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Subscriptions are available by sending $30 (12 issues) to the above address. © 2015 by Natural Awakenings. All rights reserved. Although some parts of this publication may be reproduced and reprinted, we require that prior permission be obtained in writing. Natural Awakenings is a free publication distributed locally and is supported by our advertisers. It is available in selected stores, health and education centers, healing centers, public libraries and wherever free publications are generally seen. Please call to find a location near you or if you would like copies placed at your business. We do not necessarily endorse the views expressed in the articles and advertisements, nor are we responsible for the products and services advertised. We welcome your ideas, articles and feedback.

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West Michigan Edition

Natural Awakenings Magazine of West Michigan


NaturallyWestMI Natural Awakenings Magazine of West Michigan

newsbriefs Michigan Educational Vaccine Seminar


n May 3 from 9:30 a.m. to 3:00 p.m., join others in discussing vaccines, a topic that is surrounded by much confusion and controversy, at the Okemos Conference Center. To help disseminate highly under-reported, important, peerreviewed vaccine science, Dr. Tetyana Obukhanych PhD immunologist and Mary Tocco, independent vaccine investigator will discuss known risks and the controversy surrounding the outbreaks of measles and other illnesses. For over twenty years, the federal government has been privately compensating millions of dollars to parents of children suffering with autism and other vaccine injuries and yet, much is not discussed in public about the dangers. Even though the US has a very high level of vaccine rates, we continue to have outbreaks of infectious illnesses we vaccinate for. These topics will be examined very closely at the Michigan Educational Vaccine Seminar in Okemos, designed to inform parents, educators and healthcare providers in the community. Tickets cost $25 for early-bird registration or $35 at the door. For more information or to register for this event find Michigan Opposing Mandatory Vaccines on Facebook or email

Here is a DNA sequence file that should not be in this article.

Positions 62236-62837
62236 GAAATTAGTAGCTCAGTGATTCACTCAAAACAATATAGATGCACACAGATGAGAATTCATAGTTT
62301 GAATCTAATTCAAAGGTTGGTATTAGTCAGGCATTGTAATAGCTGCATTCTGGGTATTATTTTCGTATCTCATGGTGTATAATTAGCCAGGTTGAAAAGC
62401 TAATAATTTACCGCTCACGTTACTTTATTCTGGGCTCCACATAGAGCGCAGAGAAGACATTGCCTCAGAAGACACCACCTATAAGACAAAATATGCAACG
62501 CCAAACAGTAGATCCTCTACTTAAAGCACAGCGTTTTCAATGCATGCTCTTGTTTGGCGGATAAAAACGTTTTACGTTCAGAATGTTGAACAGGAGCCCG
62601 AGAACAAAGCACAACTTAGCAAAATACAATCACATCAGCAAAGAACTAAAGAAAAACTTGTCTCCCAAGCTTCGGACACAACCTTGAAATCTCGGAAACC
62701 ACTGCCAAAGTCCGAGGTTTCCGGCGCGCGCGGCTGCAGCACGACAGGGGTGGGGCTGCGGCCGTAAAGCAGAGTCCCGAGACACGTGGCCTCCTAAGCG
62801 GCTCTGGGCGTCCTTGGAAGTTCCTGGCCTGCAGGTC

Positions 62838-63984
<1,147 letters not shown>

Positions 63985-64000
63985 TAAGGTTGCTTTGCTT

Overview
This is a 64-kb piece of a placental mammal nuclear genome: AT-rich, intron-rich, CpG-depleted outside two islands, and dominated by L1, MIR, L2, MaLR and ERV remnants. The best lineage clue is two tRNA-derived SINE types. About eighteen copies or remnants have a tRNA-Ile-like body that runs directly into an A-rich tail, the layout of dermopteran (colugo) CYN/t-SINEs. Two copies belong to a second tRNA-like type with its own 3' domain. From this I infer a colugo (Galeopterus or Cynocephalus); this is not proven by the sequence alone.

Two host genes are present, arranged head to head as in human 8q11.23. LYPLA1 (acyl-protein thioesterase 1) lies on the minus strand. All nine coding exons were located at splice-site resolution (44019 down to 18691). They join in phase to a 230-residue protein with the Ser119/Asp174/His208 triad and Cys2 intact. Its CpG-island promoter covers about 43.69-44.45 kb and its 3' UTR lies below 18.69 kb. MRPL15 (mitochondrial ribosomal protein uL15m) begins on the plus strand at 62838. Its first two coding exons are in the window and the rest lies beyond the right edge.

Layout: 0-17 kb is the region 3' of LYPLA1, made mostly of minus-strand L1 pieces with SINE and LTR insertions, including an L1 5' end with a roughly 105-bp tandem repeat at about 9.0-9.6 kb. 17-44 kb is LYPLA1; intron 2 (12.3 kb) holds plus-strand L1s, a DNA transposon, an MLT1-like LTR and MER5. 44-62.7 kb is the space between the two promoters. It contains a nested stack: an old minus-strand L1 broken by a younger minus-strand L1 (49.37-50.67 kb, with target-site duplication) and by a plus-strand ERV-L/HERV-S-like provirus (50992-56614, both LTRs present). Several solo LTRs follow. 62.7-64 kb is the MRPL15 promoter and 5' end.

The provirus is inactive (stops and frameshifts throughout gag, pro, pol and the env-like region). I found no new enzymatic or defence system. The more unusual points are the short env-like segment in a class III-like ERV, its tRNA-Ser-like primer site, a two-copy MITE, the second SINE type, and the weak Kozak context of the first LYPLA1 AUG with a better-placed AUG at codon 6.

Introduction to Zero Balancing Class Returns


fter such a great response to her first class, Linda Squires, certified Zero Balancing practitioner, is offering a second Introduction to Zero Balancing class on May 14 from 7:00 p.m. to 9:00 p.m. at Holistic Care Approach.


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Zero Balancing is a therapy method which works with both energy and structure simultaneously. It is done by touching the patient’s body with both clarity and strength while the practitioner is at the state of interface versus streaming or blending. When the practitioner is at a state of Linda Squires interface, his/her body is at containment and doesn’t allow his/her energy to stream or blend with the patient’s. This helps create an environment of safety and keeps the practitioner at an ultimate state of being while working. By touching the energy and structure of the skeletal system and placing hand fulcrums, Zero Balancing gives the patient a new experience in which they may change – deeply, permanently and thoroughly. The practitioner simply helps the person into a state of balance and lets nature, with the person’s inner resources, do the healing and produce a state of grace. For more information, call 800-987-1368, email or visit Also, if you are a bodywork practitioner and would be interested in learning Zero Balancing here in Grand Rapids, please contact Linda S. Squires, DC. See ad, page 20.